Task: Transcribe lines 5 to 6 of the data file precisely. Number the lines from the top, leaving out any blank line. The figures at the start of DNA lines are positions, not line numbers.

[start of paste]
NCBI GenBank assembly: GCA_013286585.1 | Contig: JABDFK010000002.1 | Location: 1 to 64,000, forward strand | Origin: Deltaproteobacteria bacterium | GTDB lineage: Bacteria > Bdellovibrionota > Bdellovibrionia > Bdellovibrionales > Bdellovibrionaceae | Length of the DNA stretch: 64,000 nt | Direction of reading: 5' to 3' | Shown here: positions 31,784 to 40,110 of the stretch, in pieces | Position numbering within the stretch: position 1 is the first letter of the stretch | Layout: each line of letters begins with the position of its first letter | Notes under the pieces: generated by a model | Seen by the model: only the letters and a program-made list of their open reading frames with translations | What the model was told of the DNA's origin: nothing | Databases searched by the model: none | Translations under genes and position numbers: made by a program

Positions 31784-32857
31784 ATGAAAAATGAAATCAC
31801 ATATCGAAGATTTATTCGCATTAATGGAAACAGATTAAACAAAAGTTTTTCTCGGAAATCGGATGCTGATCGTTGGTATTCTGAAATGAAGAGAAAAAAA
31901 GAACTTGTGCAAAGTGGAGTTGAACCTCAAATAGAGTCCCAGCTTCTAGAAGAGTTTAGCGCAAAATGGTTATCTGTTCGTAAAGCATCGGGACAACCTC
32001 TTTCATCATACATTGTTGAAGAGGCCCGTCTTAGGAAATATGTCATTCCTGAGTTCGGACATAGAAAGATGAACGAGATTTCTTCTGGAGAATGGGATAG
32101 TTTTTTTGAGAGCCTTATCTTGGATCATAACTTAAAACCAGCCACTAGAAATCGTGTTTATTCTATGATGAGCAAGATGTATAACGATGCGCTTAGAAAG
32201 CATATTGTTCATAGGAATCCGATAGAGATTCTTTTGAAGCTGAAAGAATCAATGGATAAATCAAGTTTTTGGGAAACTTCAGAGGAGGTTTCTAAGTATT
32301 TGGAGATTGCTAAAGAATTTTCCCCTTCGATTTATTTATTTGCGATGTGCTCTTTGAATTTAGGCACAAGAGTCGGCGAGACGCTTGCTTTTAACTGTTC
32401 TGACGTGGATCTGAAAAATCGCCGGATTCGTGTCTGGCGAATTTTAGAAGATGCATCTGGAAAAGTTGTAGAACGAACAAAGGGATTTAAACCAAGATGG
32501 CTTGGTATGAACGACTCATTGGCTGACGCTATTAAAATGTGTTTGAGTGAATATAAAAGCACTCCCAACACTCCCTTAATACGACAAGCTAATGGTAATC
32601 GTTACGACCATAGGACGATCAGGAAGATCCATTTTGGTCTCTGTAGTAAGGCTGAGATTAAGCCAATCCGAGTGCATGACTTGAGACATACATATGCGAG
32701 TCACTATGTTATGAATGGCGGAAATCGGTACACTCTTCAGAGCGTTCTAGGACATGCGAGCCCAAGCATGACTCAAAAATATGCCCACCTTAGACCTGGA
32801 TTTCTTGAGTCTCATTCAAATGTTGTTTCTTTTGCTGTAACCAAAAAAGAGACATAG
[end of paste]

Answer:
31901 GAACTTGTGCAAAGTGGAGTTGAACCTCAAATAGAGTCCCAGCTTCTAGAAGAGTTTAGCGCAAAATGGTTATCTGTTCGTAAAGCATCGGGACAACCTC
32001 TTTCATCATACATTGTTGAAGAGGCCCGTCTTAGGAAATATGTCATTCCTGAGTTCGGACATAGAAAGATGAACGAGATTTCTTCTGGAGAATGGGATAG